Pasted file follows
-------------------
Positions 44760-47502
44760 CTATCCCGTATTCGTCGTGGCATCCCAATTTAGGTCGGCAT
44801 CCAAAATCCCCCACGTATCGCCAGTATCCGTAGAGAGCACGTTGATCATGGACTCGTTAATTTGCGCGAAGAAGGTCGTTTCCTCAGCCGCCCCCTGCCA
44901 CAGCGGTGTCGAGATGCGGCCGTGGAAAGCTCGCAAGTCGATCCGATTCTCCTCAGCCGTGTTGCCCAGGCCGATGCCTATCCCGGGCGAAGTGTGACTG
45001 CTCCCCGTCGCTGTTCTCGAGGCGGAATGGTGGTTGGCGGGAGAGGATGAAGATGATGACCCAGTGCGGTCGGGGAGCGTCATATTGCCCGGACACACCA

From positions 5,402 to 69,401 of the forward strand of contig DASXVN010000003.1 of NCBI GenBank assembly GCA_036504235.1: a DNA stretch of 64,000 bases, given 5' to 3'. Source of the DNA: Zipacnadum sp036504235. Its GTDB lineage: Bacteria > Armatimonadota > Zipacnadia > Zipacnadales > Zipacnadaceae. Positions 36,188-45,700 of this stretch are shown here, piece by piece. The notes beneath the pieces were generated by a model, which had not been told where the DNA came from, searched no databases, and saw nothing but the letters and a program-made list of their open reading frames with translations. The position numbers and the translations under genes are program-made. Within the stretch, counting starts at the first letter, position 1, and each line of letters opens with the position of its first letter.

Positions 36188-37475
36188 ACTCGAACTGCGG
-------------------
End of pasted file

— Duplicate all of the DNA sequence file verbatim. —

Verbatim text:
Positions 44760-47502
44760 CTATCCCGTATTCGTCGTGGCATCCCAATTTAGGTCGGCAT
44801 CCAAAATCCCCCACGTATCGCCAGTATCCGTAGAGAGCACGTTGATCATGGACTCGTTAATTTGCGCGAAGAAGGTCGTTTCCTCAGCCGCCCCCTGCCA
44901 CAGCGGTGTCGAGATGCGGCCGTGGAAAGCTCGCAAGTCGATCCGATTCTCCTCAGCCGTGTTGCCCAGGCCGATGCCTATCCCGGGCGAAGTGTGACTG
45001 CTCCCCGTCGCTGTTCTCGAGGCGGAATGGTGGTTGGCGGGAGAGGATGAAGATGATGACCCAGTGCGGTCGGGGAGCGTCATATTGCCCGGACACACCA

From positions 5,402 to 69,401 of the forward strand of contig DASXVN010000003.1 of NCBI GenBank assembly GCA_036504235.1: a DNA stretch of 64,000 bases, given 5' to 3'. Source of the DNA: Zipacnadum sp036504235. Its GTDB lineage: Bacteria > Armatimonadota > Zipacnadia > Zipacnadales > Zipacnadaceae. Positions 36,188-45,700 of this stretch are shown here, piece by piece. The notes beneath the pieces were generated by a model, which had not been told where the DNA came from, searched no databases, and saw nothing but the letters and a program-made list of their open reading frames with translations. The position numbers and the translations under genes are program-made. Within the stretch, counting starts at the first letter, position 1, and each line of letters opens with the position of its first letter.

Positions 36188-37475
36188 ACTCGAACTGCGG